Tuck, 58, will enter his seventh season in that role for the Red Sox, serving under his third manager.
"Aside from his skill as a catching instructor and a smart baseball guy, he's got a lot of insight into our players from this year and nobody else on the staff was going to have that," Cherington said. "We thought that was important."
Tuck held an option for 2013 in his contract, but Cherington said the Sox negotiated a new deal to retain him. He did not disclose terms of the contract.
"I think John felt like having at least one person from the 2012 staff return was important," Cherington said of a coaching staff that has undergone a significant transformation since the end of the season.
The Red Sox officially hired their new pitching coach, Juan Nieves, earlier this week. But plenty of staff issues remain, with the club still in need of a hitting coach and first-base coach. Cherington said he will begin meeting with hitting coach candidates this weekend, and could introduce a new wrinkle into the interview process: asking candidates whom they might prefer as an assistant hitting coach.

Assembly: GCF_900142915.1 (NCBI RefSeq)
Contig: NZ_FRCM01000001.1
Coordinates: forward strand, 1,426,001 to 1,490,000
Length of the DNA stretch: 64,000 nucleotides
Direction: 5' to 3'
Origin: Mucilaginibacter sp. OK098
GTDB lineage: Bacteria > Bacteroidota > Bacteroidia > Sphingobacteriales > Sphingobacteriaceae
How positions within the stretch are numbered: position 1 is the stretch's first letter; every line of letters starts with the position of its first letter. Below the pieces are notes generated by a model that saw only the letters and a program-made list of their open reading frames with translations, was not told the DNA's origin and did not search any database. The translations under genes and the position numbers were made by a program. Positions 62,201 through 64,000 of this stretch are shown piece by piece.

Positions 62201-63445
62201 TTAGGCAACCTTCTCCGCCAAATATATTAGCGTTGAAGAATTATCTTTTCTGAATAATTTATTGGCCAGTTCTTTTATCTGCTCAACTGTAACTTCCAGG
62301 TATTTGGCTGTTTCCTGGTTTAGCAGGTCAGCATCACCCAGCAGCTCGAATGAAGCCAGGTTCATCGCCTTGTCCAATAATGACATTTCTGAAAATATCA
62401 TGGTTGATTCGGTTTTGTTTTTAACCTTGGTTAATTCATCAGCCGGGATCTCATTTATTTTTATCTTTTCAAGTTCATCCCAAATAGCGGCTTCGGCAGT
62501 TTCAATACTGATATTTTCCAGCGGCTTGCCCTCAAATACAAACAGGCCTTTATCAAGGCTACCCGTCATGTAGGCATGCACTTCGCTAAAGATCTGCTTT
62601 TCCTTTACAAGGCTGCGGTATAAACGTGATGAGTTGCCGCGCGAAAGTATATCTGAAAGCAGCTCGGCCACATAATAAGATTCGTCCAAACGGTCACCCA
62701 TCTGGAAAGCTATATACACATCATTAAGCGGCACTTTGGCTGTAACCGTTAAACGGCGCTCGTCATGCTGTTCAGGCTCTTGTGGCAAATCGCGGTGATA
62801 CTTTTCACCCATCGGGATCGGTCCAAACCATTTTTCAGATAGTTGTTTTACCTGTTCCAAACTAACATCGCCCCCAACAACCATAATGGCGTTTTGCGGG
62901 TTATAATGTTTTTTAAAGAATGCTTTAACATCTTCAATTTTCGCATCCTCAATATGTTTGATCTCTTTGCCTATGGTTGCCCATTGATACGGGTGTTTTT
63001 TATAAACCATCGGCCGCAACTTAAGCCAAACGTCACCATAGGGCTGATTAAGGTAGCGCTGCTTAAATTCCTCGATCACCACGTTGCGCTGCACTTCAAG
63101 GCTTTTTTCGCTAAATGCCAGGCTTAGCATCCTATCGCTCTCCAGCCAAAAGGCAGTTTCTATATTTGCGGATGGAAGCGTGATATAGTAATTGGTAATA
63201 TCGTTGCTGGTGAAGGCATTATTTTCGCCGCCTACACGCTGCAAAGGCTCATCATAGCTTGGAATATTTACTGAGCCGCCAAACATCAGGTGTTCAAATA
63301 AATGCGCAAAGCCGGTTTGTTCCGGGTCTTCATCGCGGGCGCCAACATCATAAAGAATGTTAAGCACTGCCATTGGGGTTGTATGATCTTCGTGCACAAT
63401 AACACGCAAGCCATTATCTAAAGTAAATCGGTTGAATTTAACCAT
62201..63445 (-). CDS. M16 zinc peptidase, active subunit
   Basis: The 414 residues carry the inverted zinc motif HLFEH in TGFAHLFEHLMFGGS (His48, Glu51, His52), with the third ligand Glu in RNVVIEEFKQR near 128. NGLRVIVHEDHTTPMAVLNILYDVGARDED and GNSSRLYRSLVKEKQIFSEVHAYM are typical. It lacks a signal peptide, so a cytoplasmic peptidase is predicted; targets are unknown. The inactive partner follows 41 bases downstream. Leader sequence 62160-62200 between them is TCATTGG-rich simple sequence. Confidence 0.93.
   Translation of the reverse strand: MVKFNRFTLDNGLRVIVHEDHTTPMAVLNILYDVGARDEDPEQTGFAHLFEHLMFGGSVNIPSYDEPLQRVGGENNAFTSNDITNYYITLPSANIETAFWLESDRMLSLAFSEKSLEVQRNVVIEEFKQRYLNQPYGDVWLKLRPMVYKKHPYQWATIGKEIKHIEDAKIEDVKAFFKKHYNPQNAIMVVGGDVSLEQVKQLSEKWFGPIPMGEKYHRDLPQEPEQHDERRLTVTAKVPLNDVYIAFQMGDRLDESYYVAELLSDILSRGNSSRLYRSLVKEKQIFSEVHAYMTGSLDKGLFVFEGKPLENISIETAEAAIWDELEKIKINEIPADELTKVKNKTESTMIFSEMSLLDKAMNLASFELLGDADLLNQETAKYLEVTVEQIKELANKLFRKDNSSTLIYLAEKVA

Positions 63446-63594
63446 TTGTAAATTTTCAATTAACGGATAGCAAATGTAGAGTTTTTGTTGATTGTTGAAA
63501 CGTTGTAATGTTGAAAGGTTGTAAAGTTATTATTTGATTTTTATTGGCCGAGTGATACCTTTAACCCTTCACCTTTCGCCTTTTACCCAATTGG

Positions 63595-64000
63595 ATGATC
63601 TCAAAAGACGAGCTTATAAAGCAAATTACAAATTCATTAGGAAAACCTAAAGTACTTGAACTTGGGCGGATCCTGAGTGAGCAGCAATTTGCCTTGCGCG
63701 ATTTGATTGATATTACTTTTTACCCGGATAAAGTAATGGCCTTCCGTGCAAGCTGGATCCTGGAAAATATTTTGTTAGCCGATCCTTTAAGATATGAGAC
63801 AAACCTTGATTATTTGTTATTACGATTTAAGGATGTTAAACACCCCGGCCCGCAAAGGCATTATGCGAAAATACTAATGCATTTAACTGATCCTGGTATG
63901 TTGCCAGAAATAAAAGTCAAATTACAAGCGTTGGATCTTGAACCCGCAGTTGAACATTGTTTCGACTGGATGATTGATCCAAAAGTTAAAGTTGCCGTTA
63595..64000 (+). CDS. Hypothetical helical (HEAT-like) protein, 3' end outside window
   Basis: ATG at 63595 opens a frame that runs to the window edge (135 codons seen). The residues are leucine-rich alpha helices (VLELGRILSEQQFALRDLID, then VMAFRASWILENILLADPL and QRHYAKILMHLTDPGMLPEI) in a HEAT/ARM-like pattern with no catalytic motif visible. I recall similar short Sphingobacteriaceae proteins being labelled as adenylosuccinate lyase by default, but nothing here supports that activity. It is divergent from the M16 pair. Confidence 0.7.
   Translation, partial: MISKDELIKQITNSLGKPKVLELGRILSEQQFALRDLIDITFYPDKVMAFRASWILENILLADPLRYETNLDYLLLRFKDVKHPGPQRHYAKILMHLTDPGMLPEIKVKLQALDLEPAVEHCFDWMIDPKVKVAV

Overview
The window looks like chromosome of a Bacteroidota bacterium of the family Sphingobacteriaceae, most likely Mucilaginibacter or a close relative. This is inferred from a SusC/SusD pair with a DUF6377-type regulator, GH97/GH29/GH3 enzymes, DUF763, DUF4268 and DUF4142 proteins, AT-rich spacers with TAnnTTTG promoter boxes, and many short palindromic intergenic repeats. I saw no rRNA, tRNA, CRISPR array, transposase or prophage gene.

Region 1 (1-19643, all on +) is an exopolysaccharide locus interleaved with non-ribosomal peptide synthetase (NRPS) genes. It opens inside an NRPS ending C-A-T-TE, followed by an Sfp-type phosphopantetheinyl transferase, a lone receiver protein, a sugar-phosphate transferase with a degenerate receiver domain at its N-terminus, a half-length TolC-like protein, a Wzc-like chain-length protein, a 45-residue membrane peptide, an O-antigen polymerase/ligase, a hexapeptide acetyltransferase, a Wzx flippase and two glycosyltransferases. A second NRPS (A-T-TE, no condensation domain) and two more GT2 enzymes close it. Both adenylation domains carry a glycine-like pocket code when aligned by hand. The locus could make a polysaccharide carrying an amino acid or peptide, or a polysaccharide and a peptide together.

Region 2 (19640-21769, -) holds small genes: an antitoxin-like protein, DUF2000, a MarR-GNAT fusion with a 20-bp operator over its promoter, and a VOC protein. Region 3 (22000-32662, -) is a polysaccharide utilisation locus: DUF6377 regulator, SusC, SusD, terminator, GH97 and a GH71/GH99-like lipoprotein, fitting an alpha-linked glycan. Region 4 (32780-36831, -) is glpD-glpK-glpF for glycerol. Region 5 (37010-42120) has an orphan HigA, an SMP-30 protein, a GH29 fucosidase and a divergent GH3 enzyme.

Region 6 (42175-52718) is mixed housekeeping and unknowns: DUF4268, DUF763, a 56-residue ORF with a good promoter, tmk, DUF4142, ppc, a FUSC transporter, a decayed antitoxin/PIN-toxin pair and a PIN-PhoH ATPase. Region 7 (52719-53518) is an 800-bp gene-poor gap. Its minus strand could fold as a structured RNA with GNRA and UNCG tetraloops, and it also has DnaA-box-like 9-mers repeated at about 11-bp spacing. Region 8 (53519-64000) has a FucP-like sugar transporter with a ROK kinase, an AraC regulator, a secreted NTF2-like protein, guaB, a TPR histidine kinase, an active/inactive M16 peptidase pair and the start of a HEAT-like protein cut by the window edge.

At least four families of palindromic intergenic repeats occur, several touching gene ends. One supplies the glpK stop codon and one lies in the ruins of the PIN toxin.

Joining the growing trend of teams with assistant hitting or pitching coaches, the Sox may implement such a hierarchy under Farrell.
"They ought to complement each other, certainly," Cherington said of a potential coach and assistant. "There ought to be some philosophical alignment, but perhaps some different personality, background."
As far as player acquisitions, Cherington has made it clear at the General Managers Meetings that he is checking in on several free agents -- particularly outfielders -- to fill out his roster. Like most GMs, Cherington has spent his time at the Grand Hyatt Indian Wells touching base with agents and rival executives, gauging both the free-agent and trade markets.
Not surprisingly, at least one agent sees the open market as Boston's quickest route back to contention.
"It's a very difficult process, unless you're going to participate in free agency," said Scott Boras, whose list of free-agent clients includes outfielder Michael Bourn. "The great thing about them is that they are one of the Goliaths of the game, revenue-wise. It's really not a question of if they can; it's a question of choice. I don't think there's anyone in baseball that thinks that the Red Sox don't have the ability to compete in the free-agent market."